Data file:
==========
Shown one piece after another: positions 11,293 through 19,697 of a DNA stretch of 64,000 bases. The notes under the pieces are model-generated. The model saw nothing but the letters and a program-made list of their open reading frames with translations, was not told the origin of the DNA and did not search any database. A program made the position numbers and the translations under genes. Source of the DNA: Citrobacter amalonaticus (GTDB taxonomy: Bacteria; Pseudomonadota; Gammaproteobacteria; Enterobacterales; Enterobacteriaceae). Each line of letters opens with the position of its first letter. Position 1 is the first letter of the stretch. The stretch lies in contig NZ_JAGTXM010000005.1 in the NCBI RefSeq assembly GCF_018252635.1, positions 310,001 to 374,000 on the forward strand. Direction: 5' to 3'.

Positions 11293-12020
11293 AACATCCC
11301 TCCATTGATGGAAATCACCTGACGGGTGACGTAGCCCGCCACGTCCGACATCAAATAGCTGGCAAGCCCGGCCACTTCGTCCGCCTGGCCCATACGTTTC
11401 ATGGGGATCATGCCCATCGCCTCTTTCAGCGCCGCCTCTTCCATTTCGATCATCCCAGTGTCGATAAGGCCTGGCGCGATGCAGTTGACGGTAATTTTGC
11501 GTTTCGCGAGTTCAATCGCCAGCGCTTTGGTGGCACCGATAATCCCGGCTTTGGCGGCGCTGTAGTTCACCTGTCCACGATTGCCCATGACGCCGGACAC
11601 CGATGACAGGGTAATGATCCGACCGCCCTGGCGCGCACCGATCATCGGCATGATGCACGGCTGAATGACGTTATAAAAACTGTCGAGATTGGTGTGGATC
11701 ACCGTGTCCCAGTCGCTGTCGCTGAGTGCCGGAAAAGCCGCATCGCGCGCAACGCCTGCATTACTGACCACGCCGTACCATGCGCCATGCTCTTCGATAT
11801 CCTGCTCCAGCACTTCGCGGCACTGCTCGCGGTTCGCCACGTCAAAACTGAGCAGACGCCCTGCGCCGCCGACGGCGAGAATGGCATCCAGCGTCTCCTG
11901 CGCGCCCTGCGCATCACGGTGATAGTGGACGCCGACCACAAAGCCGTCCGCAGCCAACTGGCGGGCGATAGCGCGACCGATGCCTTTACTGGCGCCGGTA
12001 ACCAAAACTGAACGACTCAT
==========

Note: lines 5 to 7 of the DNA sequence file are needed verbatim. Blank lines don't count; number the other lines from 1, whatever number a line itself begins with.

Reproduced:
11401 ATGGGGATCATGCCCATCGCCTCTTTCAGCGCCGCCTCTTCCATTTCGATCATCCCAGTGTCGATAAGGCCTGGCGCGATGCAGTTGACGGTAATTTTGC
11501 GTTTCGCGAGTTCAATCGCCAGCGCTTTGGTGGCACCGATAATCCCGGCTTTGGCGGCGCTGTAGTTCACCTGTCCACGATTGCCCATGACGCCGGACAC
11601 CGATGACAGGGTAATGATCCGACCGCCCTGGCGCGCACCGATCATCGGCATGATGCACGGCTGAATGACGTTATAAAAACTGTCGAGATTGGTGTGGATC